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Robert Resnik to Be Inducted Into the Folk DJ Hall of Fame


Published January 12, 2023 at 5:04 p.m.

  • courtesy of Todd Lockwood
  • Robert Resnik
Longtime Burlington radio DJ and musician Robert Resnik is being inducted into the Folk Alliance International's Folk DJ Hall of Fame. The induction ceremony will be held as part of the International Folk Music Awards on February 1 in Kansas City, Mo. Resnik's 50-plus-year career in radio will be honored, including his work as host of Vermont Public's "All the Traditions," a program dedicated to folk and traditional music.

"I was a little shocked when I found out, honestly," Resnik said by phone. He explained that new members of the Folk DJ Hall of Fame are chosen by previous inductees. "So you're getting chosen and congratulated by your peers," he continued, "people like Nick Spitzer and Fiona Ritchie, who are legends in folk radio, and it feels really, really good."

Resnik's radio career began after he moved to Vermont in 1970 to attend the University of Vermont. He started his own free-form program on UVM radio station WRUV 90.1 FM, called "The Shirley Temple Show." His work started to attract more attention in 1996 when he began hosting "All the Traditions."

"The secret to being a good DJ, I think, is to not stay in the same place," Resnik said. "I've always told people: 'If you don't like what I'm playing, just wait 10 minutes because the next set will be completely different."

Resnik is planning to fly to Kansas City with his family for the induction, which presents multiple exciting possibilities for the 69-year-old DJ.
  • courtesy of Ben Resnik ©️ Seven Days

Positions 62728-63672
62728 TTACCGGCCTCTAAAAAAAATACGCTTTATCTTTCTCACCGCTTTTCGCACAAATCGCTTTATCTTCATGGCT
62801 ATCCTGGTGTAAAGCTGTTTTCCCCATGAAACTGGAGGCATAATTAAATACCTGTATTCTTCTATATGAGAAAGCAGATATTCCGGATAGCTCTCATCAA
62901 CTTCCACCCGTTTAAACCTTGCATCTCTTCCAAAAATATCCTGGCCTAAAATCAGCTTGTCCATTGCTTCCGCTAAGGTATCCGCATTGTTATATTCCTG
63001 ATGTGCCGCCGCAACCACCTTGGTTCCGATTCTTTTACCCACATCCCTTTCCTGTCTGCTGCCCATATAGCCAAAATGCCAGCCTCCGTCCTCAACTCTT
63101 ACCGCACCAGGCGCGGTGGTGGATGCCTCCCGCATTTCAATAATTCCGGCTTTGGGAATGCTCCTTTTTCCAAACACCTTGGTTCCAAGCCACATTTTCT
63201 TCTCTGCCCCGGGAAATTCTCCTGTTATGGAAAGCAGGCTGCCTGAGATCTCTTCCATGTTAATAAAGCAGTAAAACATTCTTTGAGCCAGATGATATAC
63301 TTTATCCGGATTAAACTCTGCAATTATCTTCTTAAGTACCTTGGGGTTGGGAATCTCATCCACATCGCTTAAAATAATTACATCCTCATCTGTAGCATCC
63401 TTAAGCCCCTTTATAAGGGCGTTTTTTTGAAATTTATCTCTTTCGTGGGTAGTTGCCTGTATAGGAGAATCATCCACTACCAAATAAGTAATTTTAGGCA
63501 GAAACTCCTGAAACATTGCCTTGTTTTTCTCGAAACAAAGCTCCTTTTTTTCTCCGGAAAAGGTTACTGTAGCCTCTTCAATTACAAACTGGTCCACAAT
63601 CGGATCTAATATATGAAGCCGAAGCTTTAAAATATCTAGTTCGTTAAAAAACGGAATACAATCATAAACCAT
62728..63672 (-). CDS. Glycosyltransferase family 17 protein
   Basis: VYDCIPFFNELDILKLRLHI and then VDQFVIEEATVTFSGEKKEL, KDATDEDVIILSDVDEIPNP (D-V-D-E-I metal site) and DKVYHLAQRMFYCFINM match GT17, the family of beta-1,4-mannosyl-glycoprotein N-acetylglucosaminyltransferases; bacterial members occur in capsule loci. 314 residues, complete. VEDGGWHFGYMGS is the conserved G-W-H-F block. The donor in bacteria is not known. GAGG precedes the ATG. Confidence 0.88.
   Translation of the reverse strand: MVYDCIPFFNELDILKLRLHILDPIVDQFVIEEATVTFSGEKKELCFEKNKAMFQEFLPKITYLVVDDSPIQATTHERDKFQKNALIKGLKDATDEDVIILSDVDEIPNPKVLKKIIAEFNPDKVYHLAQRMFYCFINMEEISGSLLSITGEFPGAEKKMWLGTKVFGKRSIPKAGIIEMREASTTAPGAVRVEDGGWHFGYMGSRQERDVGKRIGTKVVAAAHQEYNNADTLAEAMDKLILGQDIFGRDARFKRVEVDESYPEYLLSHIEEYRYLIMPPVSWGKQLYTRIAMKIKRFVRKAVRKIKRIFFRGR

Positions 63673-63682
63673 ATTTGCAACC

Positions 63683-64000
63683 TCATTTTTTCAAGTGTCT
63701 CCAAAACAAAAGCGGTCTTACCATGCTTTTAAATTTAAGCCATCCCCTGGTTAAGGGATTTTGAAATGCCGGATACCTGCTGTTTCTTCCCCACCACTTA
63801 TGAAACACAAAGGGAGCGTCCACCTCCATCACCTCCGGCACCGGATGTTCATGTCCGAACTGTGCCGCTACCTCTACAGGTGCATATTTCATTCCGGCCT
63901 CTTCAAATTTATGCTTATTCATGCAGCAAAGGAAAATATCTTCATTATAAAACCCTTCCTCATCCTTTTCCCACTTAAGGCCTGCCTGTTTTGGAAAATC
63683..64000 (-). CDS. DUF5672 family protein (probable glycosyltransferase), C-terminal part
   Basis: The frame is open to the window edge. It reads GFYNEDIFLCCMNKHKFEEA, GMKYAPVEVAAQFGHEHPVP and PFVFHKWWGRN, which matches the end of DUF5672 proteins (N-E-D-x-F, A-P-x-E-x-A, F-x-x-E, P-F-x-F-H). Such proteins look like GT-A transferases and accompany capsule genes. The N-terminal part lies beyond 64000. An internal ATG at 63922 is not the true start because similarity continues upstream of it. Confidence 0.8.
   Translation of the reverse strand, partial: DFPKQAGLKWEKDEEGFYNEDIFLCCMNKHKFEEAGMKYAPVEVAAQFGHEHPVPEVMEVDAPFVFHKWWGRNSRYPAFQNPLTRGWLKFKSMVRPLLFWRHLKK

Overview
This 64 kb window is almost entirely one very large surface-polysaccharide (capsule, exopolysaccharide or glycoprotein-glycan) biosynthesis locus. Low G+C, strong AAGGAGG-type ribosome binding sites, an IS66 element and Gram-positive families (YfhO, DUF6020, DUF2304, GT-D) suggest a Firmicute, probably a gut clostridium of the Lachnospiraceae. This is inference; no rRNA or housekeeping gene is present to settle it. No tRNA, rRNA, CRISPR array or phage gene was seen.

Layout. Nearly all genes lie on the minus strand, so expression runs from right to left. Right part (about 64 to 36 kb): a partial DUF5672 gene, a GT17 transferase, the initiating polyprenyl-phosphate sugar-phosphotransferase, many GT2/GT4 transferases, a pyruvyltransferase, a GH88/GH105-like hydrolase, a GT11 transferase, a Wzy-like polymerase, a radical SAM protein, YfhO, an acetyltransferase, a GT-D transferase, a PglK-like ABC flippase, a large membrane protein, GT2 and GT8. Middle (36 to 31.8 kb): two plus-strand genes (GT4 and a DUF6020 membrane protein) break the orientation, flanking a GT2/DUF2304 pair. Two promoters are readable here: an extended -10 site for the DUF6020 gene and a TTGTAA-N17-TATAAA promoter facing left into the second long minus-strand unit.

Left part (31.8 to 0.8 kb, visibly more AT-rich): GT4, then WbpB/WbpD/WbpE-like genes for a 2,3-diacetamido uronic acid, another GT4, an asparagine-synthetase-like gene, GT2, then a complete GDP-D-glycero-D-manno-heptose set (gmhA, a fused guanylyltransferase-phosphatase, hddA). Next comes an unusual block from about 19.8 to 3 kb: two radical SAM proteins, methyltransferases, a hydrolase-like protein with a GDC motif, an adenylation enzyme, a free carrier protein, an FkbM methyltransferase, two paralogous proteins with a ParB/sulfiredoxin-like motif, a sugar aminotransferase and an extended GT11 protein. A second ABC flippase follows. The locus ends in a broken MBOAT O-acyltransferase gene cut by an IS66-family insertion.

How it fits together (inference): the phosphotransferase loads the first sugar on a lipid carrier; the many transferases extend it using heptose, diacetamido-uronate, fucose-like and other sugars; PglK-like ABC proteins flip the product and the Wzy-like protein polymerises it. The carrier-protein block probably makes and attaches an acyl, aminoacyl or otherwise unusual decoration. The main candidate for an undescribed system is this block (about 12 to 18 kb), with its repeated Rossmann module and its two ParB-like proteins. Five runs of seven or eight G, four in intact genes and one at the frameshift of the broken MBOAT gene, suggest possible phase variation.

• Robert Resnik

"Look, usually when you get things like this, it's after you've dropped dead," he said with a laugh. "But I'm still here! So I don't want to miss this."

Having attended the awards in the past, Resnik knows what to expect.

"It's so great," he enthused. "They book a third of a hotel for the musicians, who play all day just to catch the ears of wandering disc jockeys. It's a true love fest. Plus, there's Arthur Bryant's, which is one of the best BBQ joints in the country. I'm not missing those ribs."

Aside from the killer ribs, Resnik is looking forward to having the designation of being a hall of famer.

"Maybe this will give me a little more cred to say what's folk music and what isn't folk," he said. "It's been a debate that's been going on since Bob Dylan plugged in in 1965. It's such a bigger genre than most people think."

Once he's back from Kansas City, it's right back to doing what he loves, hosting "All the Traditions" every Sunday. When Resnik first got the job, beating out more than 30 other potential hosts, he told the station's brass that he had no preconceptions for what his show would be like, other than he wanted to focus on Vermont artists.

"Showing people music that they've perhaps never heard before is heaven to me," Resnik said. "It's just what I do. And I've been so lucky that a lot of what I've done in my life has been centered around music."